Wednesday, March 13, 2013

Murder in the Library

If you find yourself near the British Library with some time to spare, they have a small exhibition called MURDER IN THE LIBRARY, which is well worth a look. It's free, too. It's arranged alphabetically, beginning - of course! - with A for Agatha. Other categories include R for railways, N for Nordic Crime, G for Golden Age, T for True Crime, Q for Queens of Crime, and L for Locked Rooms. I thoroughly enjoyed it. It is mostly the art of the dust jacket that is on display, but it reminded me of some old friends and gave me some ideas for future reading. Siobhan Dowd's young adult novel, THE LONDON EYE MYSTERY, sounds intriguing: someone disappears from one of the pods on the London Eye. It is a variant of the locked room mystery and I am rather tempted to have a go at one of those myself, not as a full length John Dickson Carr mystery, but just as a short story. After the exhibition I had a look round the book shop and was pleased to see that they had a selection of crime fiction, including THE MAMMOTH BOOK OF BEST BRITISH CRIME 10, which has just come out. At £7.99 for 42 stories, it is very good value. I have to declare an interest as it contains one of my stories, 'Vanishing Act.' I am in distinguished company: Lee Child, Ann Cleeves, Neil Gaiman, Martin Edwards, Simon Brett, among others, are represented. My own feeling is that really good short stories are rarer than good novels. They won't all be to everyone's taste, but there are some crackers in here.

Labels: , , ,


Blogger Picturetalk321 said...

What a great review. I'm tweeting it (on Monday). I've been meaning to see it and your post is a timely reminder not to miss it! The sci fi exhibition at the BL was great. I am quite excited as you are an art historian turned crime writer. I am an art historian turned nothing so far (well, turned film historian, I suppose, sort of) but maybe I too am a caterpillar waiting to emerge? Hah. Also, I live in Cambridge. So I have many reasons to go out and buy your novels. Which one do you recommend as the one to start with? Nina

Wednesday, 13 March, 2013  
Blogger Christine said...

Lovely to hear from you, Nina. I think it makes sense to begin with the first of my books as they are a series. It was originally called Dead Letters, but is available under its US title, Murder is Academic, as an Ostara paperback in Heffers. Or you could wait until it is published as an ebook by St Martin's Press on 29th March. Hope you enjoy it. Do keep in touch.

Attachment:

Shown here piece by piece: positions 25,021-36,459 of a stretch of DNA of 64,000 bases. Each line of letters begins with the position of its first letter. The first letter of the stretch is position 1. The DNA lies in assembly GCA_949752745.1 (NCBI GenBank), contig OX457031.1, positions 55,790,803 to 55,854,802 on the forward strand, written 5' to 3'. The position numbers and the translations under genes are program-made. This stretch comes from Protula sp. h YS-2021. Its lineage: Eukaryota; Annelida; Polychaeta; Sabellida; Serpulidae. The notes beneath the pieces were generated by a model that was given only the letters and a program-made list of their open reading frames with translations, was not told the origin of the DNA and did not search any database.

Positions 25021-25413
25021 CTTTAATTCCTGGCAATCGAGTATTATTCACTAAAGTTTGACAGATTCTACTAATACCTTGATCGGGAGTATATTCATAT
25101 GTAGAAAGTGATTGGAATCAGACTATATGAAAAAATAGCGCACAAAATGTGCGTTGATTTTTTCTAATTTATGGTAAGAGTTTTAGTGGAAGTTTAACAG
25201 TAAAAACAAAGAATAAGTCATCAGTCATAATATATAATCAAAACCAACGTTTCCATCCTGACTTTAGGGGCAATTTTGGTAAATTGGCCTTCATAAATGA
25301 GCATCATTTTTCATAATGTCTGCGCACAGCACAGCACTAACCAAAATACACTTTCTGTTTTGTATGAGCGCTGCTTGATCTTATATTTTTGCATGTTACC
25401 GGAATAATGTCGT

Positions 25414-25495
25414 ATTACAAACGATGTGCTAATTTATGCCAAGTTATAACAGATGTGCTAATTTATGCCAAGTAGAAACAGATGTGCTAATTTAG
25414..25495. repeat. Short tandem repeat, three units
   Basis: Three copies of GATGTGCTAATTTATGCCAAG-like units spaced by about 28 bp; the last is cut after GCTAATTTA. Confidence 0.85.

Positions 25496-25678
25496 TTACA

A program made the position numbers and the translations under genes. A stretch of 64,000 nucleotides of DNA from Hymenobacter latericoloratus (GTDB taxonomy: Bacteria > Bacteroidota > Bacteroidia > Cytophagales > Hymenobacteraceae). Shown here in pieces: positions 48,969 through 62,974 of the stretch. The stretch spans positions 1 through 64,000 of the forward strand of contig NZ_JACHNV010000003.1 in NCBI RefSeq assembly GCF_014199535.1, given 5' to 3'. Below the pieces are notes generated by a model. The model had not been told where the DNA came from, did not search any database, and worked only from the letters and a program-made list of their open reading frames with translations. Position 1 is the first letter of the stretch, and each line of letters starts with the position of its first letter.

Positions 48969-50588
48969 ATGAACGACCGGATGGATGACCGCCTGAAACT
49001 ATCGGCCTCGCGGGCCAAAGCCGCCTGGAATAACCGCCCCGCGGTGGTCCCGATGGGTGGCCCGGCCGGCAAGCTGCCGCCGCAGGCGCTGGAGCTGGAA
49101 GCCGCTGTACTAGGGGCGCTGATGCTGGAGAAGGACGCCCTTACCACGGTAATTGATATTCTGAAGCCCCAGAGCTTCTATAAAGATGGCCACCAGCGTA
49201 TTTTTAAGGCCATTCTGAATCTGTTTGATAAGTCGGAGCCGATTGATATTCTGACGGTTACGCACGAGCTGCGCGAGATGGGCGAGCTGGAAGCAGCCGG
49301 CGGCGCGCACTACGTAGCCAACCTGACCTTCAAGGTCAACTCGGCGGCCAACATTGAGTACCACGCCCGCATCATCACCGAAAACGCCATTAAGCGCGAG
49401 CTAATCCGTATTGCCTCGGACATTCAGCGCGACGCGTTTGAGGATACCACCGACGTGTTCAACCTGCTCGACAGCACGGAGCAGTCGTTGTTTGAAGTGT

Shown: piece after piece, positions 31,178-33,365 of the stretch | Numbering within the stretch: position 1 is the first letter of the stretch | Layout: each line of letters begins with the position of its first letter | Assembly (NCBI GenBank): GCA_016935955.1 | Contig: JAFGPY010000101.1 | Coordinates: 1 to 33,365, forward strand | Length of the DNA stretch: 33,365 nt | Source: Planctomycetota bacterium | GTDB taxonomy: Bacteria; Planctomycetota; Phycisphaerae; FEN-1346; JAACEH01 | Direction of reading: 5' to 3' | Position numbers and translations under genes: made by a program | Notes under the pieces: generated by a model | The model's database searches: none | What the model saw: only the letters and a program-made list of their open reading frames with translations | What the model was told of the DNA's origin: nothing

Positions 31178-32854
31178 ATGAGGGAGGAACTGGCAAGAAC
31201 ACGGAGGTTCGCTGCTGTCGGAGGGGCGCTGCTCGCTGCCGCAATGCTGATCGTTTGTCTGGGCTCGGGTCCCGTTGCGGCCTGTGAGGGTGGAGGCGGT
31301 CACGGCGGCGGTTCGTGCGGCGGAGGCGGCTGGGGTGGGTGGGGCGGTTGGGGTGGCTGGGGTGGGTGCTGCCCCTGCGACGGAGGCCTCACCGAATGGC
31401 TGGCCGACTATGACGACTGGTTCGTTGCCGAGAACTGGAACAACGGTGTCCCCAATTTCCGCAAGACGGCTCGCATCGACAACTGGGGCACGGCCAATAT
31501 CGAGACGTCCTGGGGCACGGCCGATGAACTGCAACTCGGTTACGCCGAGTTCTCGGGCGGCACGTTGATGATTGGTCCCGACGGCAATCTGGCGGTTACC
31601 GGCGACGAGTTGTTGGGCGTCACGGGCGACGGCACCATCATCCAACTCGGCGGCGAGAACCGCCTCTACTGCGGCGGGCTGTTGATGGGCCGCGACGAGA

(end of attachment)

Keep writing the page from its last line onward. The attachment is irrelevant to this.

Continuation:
Friday, 15 March, 2013  
Blogger Picturetalk321 said...

Ah, thanks for the reply! So Dead Letters and Murder is Academic are exactly the same text although the editions have different descriptions in Amazon?? Just making sure. I may wait for the ebook as I love reading on kindle. Also, browsing through Amazon, I discovered that you are the author of the book on Arthur in the 19th century: and now I am very excited indeed! I work on 19th-C. academic painting (full real-name Nina Lübbren). This is great. I'm also intrigued that you used to be at Cambridge; we may possibly have run into each other at some point or another. Anyway, great to meet you in this somewhat unorthodox way. :-) Look forward to reading your mystery AND your Arthurian book which has been on my to-read-list for years.

Saturday, 16 March, 2013  
Blogger Christine said...

Yes, Dead Letters and Murder is Academic are one and the same.
It's very nice to meet you, Nina! It is now a long time since I taught in Cambridge. I was lecturer in History of Art at Homerton College 1990 to 1997 in the days when it still had an art department.
Yes, it does sound as if we have quite a lot in common, though I am not really an academic these days. Hope you enjoy the Arthurian legends book.

Monday, 18 March, 2013  

Post a Comment

<< Home